Invited Session Tue.1.H 1028

Tuesday, 10:30 - 12:00 h, Room: H 1028

Cluster 21: Sparse optimization & compressed sensing [...]

Machine learning algorithms and implementations

 

Chair: Mark Schmidt

 

 

Tuesday, 10:30 - 10:55 h, Room: H 1028, Talk 1

Mark Schmidt
Linearly-convergent stochastic gradient methods

Coauthors: Francis Bach, Michael P. Frielander, Nicolas Le Roux

 

Abstract:
This talk considers optimizing the sum of a large number of smooth functions, where the sum is strongly convex. Stochastic gradient algorithms only compute a single term in the sum on each iteration, leading to inexpensive iterations but unfortunately yielding sublinear convergence rates. In contrast, full-gradient methods achieve linear convergence rates at the expense of evaluating all terms on each iteration. We explore two strategies that exhibit the benefits of both approaches. First, we show that a linear convergence rate can be achieved at the expense of evaluating an increasing number of functions on each iteration. Second and more surprisingly, we propose a new method that only needs to evaluate a single term in the sum on each iteration but that still achieves a linear convergence rate. Numerical experiments indicate that the new algorithms can dramatically outperform standard methods.

 

 

Tuesday, 11:00 - 11:25 h, Room: H 1028, Talk 2

Sewoong Oh
Statistical analysis of ranking from pairwise comparisons

Coauthors: Shah Devavrat, Negahban Sahand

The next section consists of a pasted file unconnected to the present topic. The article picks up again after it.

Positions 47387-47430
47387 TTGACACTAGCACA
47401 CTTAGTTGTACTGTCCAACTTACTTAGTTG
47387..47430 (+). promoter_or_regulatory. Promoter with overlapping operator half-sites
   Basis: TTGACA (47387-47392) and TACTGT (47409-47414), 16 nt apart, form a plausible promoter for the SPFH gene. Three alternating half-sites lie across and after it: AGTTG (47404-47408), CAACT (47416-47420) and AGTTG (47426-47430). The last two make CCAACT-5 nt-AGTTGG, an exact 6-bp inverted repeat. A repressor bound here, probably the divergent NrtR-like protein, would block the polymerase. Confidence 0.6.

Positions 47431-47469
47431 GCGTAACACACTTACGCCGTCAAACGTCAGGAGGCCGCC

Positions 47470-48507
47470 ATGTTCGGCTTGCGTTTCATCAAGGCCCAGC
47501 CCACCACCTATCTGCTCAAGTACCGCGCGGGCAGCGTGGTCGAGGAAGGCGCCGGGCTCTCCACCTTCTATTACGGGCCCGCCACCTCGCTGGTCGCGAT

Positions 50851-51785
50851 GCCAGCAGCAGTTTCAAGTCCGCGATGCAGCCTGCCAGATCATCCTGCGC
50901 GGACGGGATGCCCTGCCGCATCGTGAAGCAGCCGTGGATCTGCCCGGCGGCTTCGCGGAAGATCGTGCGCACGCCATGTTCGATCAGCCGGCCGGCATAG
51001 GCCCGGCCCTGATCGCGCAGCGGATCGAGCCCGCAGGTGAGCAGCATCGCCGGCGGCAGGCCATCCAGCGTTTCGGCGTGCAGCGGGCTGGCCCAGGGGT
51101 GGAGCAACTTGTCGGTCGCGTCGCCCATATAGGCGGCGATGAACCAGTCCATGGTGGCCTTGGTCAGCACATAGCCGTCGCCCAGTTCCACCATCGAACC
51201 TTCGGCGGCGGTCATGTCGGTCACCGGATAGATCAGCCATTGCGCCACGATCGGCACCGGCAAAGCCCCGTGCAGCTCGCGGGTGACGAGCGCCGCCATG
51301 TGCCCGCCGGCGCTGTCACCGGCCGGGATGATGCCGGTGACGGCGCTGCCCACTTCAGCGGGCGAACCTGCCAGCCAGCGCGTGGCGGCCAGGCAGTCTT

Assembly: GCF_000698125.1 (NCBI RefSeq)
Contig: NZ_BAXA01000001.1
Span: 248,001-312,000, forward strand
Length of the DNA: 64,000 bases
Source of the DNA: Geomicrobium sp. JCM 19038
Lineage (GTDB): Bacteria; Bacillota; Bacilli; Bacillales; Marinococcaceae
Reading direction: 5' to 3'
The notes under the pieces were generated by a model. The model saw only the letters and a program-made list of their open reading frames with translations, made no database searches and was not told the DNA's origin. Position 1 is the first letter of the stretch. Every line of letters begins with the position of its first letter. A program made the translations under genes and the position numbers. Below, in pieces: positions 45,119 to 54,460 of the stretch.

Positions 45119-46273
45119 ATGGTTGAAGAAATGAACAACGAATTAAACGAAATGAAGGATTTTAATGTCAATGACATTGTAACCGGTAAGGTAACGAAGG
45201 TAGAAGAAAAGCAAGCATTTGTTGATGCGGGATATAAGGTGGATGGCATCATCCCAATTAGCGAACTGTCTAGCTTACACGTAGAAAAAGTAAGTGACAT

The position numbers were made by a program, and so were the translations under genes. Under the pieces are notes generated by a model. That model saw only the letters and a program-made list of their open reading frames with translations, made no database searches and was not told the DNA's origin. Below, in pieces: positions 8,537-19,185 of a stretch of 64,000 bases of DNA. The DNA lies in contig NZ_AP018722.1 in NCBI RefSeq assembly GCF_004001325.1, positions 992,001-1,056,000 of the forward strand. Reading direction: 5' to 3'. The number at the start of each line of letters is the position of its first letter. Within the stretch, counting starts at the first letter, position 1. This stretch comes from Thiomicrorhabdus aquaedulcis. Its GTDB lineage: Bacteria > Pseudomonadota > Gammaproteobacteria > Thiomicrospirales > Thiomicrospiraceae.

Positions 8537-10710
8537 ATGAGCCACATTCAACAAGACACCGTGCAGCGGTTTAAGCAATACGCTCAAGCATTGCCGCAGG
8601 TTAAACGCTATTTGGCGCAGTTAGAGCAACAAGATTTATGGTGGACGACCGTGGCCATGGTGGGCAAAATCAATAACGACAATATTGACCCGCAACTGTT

Abstract:
The problem of ranking a collection of objects on the basis of a number of pairwise comparisons occurs naturally in many applications, including ranking players of a two-person game based on their records against each other. In this talk, we study two approaches of assigning scores which provide natural ordering of the objects. When the comparisons data is generated from the logit model, we provide performance guarantees for both approaches. First, we provide an upper bound on the error rate of the logistic regression applied to pairwise comparisons data. Next, we introduce an alternative approach of computing the scores of the objects from a stationary distribution of a random walk on a comparisons graph. We define the comparisons graph as a directed and weighted graph of objects where
two objects are connected if the pair has been compared at least once, and the directed edges are weighted according to the outcome of the comparisons. Under the logit model, we provide an upper bound on the resulting error.

 

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